The Select instruction should now create an SQL query fetching the columns from the PEOPLE table. The results will be stored in a variable called records. Now we simply need to output this variable to XML. To do so, we’ll add another instruction next to Select called XMLOut with an attribute called var specifying our records variable:

<XMLOut var="records" />

Our completed SQL-XML file should look like this:


Now, save your file. Click the save button and save the file as sql.xml and close the XML Editor.


We’ll change one more configuration value under the Advanced tab. To enable it, check the Use Single Output Stream option.


This will cause all selected rows to come back in a single eiConsole transaction. Unchecked, and by default, the Listener will produce a separate transaction for each row selected.


Saving the Database Polling (SQL) Listener output for use later as a Source format

Save the route and choose Mode >Testing Mode from the top menu and select Execute Test at the Listener stage.


Double-click the first line under the Listener stage. The resulting database polling XML should look like this:


Now, we are going to save this output file for later use as the Source when creating the transformations to XML and delimited files. Click on the Save button on the top bar, name your file SQLXMLOutput.xml and save it in a local directory. Be sure to remember the location because we will be using this file later on.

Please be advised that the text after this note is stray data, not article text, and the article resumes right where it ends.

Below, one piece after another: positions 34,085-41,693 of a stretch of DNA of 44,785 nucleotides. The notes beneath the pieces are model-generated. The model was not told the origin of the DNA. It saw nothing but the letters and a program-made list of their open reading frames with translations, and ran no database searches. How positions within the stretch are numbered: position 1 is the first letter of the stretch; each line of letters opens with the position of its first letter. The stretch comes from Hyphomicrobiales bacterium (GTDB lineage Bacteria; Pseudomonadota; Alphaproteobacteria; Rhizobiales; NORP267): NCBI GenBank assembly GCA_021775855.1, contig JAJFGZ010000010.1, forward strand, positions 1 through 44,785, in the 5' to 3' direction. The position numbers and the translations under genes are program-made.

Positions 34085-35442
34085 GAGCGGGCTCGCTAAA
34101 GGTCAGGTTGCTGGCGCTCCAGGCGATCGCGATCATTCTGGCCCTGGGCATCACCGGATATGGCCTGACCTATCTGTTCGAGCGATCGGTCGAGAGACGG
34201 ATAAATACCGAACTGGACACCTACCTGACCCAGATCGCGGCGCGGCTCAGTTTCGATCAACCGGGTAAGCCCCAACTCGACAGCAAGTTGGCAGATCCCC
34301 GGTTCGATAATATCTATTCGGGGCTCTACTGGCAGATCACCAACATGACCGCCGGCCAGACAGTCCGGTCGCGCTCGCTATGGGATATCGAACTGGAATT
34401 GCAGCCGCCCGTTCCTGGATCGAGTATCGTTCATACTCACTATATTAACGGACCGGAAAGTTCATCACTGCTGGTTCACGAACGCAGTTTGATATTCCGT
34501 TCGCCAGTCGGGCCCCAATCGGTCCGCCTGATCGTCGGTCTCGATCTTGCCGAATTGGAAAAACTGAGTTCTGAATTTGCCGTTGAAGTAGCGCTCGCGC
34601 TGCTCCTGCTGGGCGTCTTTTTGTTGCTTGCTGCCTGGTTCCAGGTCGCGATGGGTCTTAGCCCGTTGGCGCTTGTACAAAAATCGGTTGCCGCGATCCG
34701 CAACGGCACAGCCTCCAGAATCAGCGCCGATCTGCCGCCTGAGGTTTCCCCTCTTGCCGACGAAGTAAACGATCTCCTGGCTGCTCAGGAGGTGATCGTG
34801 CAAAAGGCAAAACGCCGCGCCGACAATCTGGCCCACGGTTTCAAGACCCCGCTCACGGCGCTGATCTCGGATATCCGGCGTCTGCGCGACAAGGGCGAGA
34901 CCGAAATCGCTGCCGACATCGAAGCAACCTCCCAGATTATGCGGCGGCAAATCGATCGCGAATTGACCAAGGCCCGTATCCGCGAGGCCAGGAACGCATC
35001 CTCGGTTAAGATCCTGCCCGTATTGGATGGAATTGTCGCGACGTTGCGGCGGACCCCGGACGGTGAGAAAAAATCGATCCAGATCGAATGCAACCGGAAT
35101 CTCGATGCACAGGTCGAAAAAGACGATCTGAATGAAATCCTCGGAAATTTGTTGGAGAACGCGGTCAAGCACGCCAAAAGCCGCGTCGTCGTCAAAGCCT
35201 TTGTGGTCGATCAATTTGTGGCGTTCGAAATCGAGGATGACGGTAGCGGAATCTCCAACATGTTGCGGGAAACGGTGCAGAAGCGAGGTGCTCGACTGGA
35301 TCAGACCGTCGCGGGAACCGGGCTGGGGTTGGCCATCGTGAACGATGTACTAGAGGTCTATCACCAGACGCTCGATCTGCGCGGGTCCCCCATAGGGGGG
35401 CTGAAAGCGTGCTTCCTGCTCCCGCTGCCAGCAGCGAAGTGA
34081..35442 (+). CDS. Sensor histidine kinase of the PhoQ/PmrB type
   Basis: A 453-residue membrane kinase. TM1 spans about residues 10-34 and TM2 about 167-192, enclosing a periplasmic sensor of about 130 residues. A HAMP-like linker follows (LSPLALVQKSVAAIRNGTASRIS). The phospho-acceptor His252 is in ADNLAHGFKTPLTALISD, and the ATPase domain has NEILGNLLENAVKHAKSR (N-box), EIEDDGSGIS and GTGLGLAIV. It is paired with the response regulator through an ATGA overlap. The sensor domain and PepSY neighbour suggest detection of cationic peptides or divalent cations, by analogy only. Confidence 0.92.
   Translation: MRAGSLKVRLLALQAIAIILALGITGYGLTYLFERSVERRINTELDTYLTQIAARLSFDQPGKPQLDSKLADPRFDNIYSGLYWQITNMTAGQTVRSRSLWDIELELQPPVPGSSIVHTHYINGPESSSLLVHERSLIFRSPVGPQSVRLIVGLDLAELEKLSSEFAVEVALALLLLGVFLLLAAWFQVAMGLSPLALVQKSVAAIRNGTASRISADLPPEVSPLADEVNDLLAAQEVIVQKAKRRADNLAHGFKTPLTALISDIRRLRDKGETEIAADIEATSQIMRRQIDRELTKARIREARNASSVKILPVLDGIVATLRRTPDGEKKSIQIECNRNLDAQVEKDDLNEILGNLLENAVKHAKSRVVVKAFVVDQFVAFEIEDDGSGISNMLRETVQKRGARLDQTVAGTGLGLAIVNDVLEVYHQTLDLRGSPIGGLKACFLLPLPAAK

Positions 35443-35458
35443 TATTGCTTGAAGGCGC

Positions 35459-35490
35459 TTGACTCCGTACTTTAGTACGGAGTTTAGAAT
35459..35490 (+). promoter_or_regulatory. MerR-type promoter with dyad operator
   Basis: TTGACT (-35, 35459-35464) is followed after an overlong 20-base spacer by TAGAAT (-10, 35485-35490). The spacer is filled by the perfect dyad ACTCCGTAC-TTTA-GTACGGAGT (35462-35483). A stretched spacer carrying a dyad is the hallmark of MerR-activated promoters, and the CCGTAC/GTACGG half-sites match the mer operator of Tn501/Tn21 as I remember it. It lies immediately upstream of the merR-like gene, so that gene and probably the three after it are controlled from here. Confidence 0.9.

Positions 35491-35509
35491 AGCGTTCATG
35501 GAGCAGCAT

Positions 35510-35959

In our case we saved our file in the data directory under our working directory, c:\Users\{USER _NAME}\PilotFish eiConsole Working Directories\MS-SQL Server to XML and Delimited File\data.

Close the result window and go back to  Mode >Editing Mode in the top menu.


Adding the Polling Output XML to XML XSLT

You can configure XSLTs at either the Source or Target Transform. The reasons for choosing one or the other are usually due to topographical concerns. For this tutorial, it does not matter which we use, so we’ll just arbitrarily choose the Target Transform.

Select this stage and add a new Format. We’ll call this SQLXML to People XML.


Editing a New Mapping